Earlier this year, we discussed reports on this blog about the possibility of Staples suffering a significant data breach. Recently, the office supply chain confirmed that such a breach had indeed occurred, affecting 115 of the company's 1,400 stores and potentially compromising as many as 1.16 million payment cards. 

As reported by Tom's Guide, Staples has gone on the record saying that the breach occurred over a period of six months, during which a type of malware was introduced into the system that allowed thieves to steal payment information such as card numbers, names, expiration dates and magnetic-strip verification codes. It is believed that this information has already been used to conduct fraudulent card activity, and further investigation is ongoing.

This is more evidence that it has, unfortunately, been a robust year for data breaches among retailers. Both Home Depot and Kmart have also suffered from similar breaches this year, leaving many customers unsure about the safety of their credit information when they make purchases.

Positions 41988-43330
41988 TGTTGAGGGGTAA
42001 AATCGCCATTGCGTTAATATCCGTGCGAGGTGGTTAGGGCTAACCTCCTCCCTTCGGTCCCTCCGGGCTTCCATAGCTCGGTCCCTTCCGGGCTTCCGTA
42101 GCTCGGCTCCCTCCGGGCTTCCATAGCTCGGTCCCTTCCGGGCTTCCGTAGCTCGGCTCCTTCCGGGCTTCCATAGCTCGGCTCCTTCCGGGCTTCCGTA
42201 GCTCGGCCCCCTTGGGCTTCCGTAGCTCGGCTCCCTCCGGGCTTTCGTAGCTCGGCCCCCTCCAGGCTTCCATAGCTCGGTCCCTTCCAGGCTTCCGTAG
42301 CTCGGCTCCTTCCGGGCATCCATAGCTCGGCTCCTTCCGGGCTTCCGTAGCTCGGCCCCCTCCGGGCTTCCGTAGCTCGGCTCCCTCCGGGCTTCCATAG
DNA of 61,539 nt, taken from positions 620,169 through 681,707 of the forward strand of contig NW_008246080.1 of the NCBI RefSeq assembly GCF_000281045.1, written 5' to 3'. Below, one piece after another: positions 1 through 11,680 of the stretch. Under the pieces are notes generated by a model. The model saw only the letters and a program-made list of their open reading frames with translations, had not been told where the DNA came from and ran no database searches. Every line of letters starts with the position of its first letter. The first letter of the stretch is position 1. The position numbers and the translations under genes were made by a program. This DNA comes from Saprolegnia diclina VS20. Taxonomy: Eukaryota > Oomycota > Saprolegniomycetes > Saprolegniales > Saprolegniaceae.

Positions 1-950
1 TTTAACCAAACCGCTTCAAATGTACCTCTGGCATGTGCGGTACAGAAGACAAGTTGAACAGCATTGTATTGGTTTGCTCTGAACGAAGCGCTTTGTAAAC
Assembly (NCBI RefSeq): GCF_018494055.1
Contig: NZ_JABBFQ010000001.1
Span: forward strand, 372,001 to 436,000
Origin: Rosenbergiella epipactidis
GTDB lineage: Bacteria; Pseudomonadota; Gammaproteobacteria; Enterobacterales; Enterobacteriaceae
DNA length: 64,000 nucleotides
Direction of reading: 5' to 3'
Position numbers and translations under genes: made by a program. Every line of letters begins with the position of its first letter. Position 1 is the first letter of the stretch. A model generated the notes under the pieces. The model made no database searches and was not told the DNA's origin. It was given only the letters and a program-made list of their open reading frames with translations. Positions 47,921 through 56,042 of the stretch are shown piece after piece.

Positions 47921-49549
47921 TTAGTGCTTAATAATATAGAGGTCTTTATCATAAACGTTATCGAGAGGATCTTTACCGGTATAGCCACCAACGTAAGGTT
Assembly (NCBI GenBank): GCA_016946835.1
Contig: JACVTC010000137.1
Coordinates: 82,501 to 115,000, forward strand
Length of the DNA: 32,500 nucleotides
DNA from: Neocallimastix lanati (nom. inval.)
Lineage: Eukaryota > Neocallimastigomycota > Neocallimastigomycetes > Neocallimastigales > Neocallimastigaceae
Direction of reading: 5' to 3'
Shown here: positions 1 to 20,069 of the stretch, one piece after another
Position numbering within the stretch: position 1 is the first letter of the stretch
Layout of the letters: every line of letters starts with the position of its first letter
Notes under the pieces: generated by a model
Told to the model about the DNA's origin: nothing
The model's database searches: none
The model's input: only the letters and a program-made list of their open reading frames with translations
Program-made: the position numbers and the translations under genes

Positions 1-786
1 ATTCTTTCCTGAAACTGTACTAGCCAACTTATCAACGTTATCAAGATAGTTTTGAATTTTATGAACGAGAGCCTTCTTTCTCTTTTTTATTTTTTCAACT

This is particularly relevant during the holiday season, not only in the days leading up to Christmas, but also after, when thousands of shoppers head back to stores to exchange gifts, return items and make additional purchases with gift cards. Given the sheer amount of business that will be done in the coming weeks, it is vital that retailers take steps to avoid future data breaches.

If retailers invest invest in the safest point of sale credit card processing systems available, they can help give their customers peace of mind this season.